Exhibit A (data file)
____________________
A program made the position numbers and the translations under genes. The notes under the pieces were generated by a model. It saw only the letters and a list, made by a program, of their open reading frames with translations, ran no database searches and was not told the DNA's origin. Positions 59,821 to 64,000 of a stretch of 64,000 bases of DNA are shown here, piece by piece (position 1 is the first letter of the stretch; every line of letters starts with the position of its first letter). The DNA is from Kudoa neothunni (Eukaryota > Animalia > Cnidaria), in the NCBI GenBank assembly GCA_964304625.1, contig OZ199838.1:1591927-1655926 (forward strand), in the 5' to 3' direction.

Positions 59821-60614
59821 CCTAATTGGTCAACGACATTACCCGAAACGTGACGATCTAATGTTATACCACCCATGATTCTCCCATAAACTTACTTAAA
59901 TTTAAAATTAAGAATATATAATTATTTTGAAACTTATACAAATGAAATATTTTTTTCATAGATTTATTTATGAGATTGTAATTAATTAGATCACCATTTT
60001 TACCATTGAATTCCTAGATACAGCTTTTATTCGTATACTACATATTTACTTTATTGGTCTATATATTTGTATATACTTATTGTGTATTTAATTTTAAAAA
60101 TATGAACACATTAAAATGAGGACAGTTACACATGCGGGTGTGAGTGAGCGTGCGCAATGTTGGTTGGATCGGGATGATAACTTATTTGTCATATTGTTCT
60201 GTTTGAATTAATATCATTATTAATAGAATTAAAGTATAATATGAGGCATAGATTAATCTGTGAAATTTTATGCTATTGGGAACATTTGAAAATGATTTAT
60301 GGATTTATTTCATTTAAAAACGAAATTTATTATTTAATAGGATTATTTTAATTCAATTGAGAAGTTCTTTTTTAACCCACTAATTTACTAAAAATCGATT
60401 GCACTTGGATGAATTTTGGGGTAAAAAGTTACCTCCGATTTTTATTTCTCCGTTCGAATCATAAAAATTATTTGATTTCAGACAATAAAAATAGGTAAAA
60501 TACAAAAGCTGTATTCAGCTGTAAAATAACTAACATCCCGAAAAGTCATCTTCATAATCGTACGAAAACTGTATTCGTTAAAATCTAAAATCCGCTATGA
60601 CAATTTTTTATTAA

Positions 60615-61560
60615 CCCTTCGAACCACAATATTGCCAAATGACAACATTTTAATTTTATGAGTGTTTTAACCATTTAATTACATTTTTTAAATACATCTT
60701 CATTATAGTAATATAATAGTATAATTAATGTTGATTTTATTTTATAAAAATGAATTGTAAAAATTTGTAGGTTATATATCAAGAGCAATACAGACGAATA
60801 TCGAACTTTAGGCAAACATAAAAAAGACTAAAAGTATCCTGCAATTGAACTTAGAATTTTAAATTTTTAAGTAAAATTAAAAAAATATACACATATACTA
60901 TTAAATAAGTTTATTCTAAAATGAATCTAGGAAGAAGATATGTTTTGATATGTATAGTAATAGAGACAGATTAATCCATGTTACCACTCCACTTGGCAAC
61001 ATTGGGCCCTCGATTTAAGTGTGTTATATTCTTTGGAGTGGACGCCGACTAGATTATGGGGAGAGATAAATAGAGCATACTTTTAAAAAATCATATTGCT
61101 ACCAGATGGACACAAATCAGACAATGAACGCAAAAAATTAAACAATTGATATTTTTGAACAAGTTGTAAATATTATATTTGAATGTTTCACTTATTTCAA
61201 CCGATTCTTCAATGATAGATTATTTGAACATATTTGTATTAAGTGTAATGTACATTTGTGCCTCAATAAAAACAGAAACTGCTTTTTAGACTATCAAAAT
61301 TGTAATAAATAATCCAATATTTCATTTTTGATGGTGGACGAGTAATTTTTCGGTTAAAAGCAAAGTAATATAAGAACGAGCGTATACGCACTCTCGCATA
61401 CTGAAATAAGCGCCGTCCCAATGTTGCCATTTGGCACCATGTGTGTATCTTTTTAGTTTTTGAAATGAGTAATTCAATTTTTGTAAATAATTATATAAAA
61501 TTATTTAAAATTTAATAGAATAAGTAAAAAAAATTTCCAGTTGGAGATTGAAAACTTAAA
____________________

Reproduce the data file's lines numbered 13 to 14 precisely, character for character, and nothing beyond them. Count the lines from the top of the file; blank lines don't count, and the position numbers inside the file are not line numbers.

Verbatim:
60615 CCCTTCGAACCACAATATTGCCAAATGACAACATTTTAATTTTATGAGTGTTTTAACCATTTAATTACATTTTTTAAATACATCTT
60701 CATTATAGTAATATAATAGTATAATTAATGTTGATTTTATTTTATAAAAATGAATTGTAAAAATTTGTAGGTTATATATCAAGAGCAATACAGACGAATA